I’d like to open this review with an apology to The Black Dahlia Murder for not including them on My top 5 Death Metal Bands. This was wrong of me and I can see the error of my ways. The Black Dahlia Murder have a discography crammed full of death metal classics and Abysmal is another addition to the list. Melodic death metal doesn’t get much better than this.
The eerie opening violin section of Receipt sets the album up perfectly with its evil as sin tone giving way to a cascade of blast beats and savage riffs. This is where The Black Dahlia Murder really come into their own. The blending of Scandinavian influenced melodic sounds and American brutality that sneaks into the back drop gives Abysmal that signature sound. Spine crushing guitar riffs are bridged flawlessly with black metal tremolos in songs like Asylum to vary the assaults that are laid upon the listener. Brian Eschbach solos bring haunting blends of thrash, neo-classical, death and every other type of sub metal to keep you yarning for a solo instead of dreading an unnecessary display of axe work. That’s not to say that rhythm guitarist Ryan Knight and bassist Maz Lavelle don’t bring anything to the table as the three join forces to cause massive amounts of head banging with devastating almost groove or slam parts erupting from Re-faced and That Cannot Die Which Eternally is Dead. I think it is time to mention the song titles as they are to epic to not mention. Song two on the album is called Vlad, Son Of The Dragon, I didn’t think it called get any better that their 2007 song What Ahorrible Night To Have A Curse. Anyway back to the music. Excessive use of blast beat drumming brings the sounds back from straying too far down the path of black metal. Alan Cassidy’s use of blast beats isn’t just thrown in to give metal elitist something to crack one off to or raise the brutality levels but it is done with structure and finesse in mind. The pounding beats bring melody and tension when it is needed. Threat Level No.3 uses the drums to build up to the guitar solo then to run alongside the deep shrill vocals of Trevor Strnad and strings instead of just going 100 miles an hour for no reason other than to be as fast as possible. Speaking of Trevor Strnad’s vocals, this guy is corpse paint and an inverted cross away from black metal. I am not a fan of shriek wraith like vocals normally but Abysmal sees them used sparingly to give a dark and sinister tone to sections of The Fog and throughout the album. Gutturals bring a serious amount of ferocity without going into inaudible grunts to show the full range of Trevor’s vocals.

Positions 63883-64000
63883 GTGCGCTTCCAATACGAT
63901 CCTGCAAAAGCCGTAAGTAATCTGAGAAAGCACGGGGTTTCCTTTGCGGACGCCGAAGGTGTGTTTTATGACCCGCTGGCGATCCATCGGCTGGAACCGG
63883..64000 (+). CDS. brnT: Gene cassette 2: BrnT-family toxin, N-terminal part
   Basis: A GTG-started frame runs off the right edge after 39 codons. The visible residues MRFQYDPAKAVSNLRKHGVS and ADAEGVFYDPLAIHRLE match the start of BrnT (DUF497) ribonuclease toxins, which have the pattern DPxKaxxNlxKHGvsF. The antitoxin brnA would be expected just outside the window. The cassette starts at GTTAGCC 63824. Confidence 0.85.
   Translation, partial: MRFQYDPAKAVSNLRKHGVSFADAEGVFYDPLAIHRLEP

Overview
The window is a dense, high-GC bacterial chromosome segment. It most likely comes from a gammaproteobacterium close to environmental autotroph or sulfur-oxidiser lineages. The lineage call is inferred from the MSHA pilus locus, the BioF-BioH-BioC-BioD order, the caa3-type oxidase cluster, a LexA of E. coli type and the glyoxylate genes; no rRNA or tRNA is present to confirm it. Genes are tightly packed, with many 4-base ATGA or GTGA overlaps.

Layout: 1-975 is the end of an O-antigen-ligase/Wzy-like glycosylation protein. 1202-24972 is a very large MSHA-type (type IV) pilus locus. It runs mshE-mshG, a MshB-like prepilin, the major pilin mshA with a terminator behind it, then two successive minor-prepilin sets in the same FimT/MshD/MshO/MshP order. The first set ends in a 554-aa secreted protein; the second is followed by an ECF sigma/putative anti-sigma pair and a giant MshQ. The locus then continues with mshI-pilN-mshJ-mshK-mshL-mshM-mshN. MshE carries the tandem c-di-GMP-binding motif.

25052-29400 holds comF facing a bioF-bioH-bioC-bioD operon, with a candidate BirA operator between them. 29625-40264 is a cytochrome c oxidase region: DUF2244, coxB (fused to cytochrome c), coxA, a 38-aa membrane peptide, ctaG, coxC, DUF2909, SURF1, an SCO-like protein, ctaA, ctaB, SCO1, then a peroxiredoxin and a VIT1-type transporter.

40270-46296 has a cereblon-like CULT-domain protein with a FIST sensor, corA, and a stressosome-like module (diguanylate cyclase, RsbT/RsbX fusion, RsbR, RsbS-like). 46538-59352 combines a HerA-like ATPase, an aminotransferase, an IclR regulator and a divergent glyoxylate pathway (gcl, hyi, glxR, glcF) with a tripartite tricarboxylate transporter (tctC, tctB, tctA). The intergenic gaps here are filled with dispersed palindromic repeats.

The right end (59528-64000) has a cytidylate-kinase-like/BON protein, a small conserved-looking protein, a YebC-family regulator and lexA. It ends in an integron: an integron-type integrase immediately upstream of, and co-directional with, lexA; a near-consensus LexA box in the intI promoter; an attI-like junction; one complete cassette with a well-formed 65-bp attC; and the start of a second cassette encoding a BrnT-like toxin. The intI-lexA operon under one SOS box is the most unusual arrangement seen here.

Abysmal is classic melodic death metal at its best. It shows the younger generation of death metal bands that brutal slam isn’t the only way to make an album heavy. The Black Dahlia Murder have rarely strayed from this formula but it has worked over and over again without losing its originality earning Abysmal a 8/10.